Phony IRS reps still making scam calls – know the warning signs
As time ticks on, and the world changes, there is one scam that is apparently not losing steam: the IRS scam.
A scammer will call pretending to be from the Internal Revenue Service. Reports indicate that the phony IRS representative may demand an immediate payment for a tax bill; possibly even threatening the victim with a bogus lawsuit.
In mid-May 2016, both Bureau County and Jo Daviess County Sheriffs Departments said that they had been hearing numerous complaints about this scam.
The IRS is not naive to these scams either. They’ve published a list of red flags to watch for if you think you may be a victim.
The following information is from IRS.gov:
The IRS will never:
- Call to demand immediate payment, nor will the agency call about taxes owed without first having mailed you a bill.
- Demand that you pay taxes without giving you the opportunity to question or appeal the amount they say you owe.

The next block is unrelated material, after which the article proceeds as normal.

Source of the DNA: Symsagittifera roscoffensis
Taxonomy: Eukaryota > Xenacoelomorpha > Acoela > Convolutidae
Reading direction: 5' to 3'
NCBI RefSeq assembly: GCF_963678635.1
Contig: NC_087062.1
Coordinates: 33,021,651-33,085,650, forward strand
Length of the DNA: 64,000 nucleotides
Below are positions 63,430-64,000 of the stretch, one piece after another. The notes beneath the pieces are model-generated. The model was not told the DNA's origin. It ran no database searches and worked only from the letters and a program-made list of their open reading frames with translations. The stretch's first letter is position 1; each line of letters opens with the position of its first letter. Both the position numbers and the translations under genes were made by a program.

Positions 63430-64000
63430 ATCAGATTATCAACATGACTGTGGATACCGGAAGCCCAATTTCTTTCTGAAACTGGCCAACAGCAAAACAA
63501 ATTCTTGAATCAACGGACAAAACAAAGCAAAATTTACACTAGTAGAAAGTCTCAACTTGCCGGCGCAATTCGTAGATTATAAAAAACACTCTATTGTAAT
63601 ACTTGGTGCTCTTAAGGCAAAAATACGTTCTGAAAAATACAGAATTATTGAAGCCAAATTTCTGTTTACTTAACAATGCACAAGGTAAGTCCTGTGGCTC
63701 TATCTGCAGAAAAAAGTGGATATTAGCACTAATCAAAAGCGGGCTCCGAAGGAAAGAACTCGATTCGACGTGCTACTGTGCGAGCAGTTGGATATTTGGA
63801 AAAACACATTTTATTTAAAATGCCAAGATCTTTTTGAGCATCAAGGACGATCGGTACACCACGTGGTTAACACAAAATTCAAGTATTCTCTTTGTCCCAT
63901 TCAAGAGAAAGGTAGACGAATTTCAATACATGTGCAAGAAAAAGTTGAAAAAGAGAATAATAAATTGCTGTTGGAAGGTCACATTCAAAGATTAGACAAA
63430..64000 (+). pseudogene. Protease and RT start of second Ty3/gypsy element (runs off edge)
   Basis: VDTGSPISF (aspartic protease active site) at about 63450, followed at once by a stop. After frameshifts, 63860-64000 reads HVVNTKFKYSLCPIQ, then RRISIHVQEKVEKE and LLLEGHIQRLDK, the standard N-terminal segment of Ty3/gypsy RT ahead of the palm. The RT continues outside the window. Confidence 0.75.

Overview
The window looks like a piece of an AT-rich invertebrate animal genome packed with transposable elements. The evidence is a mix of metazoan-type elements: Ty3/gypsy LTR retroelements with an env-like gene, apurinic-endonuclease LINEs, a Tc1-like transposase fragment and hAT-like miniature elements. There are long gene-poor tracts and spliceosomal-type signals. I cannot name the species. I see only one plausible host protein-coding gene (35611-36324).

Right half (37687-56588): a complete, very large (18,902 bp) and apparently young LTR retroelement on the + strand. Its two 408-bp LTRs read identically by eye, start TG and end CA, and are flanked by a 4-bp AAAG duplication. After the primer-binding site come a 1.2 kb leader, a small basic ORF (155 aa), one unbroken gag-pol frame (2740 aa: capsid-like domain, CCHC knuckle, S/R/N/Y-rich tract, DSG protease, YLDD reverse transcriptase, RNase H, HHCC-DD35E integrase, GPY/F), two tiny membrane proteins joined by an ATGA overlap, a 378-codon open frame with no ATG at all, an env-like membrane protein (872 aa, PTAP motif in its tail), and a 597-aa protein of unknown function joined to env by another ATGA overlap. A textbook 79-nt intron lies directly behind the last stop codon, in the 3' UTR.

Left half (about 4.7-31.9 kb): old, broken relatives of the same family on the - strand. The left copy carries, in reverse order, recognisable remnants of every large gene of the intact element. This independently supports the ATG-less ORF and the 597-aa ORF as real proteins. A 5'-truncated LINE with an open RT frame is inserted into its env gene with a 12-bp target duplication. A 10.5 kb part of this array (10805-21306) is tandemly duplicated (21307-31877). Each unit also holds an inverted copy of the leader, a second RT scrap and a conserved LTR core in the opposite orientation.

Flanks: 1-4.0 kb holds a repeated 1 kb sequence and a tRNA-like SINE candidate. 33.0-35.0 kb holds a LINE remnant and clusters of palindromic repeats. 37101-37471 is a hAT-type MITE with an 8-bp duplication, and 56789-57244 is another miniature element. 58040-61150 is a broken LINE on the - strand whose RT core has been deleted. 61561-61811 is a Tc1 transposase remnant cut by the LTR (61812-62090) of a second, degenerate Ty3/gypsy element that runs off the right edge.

- Require you to use a specific payment method for your taxes, such as a prepaid debit card.
- Ask for credit or debit card numbers over the phone.
- Threaten to bring in local police or other law-enforcement groups to have you arrested for not paying.
If you get a phone call from someone claiming to be from the IRS and asking for money, here’s what you should do:
If you don’t owe taxes, or have no reason to think that you do:
- Do not give out any information. Hang up immediately.
- Contact TIGTA to report the call. Use their “IRS Impersonation Scam Reporting” web page. You can also call 800-366-4484.
- Report it to the Federal Trade Commission. Use the “FTC Complaint Assistant” on FTC.gov. Please add “IRS Telephone Scam” in the notes.
If you know you owe, or think you may owe tax:
- Call the IRS at 800-829-1040. IRS workers can help you.
Stay alert to scams that use the IRS as a lure. Tax scams can happen any time of year, not just at tax time. For more, visit “Tax Scams and Consumer Alerts” on IRS.gov.
Each and every taxpayer has a set of fundamental rights they should be aware of when dealing with the IRS. These are your Taxpayer Bill of Rights. Explore your rights and our obligations to protect them on IRS.gov.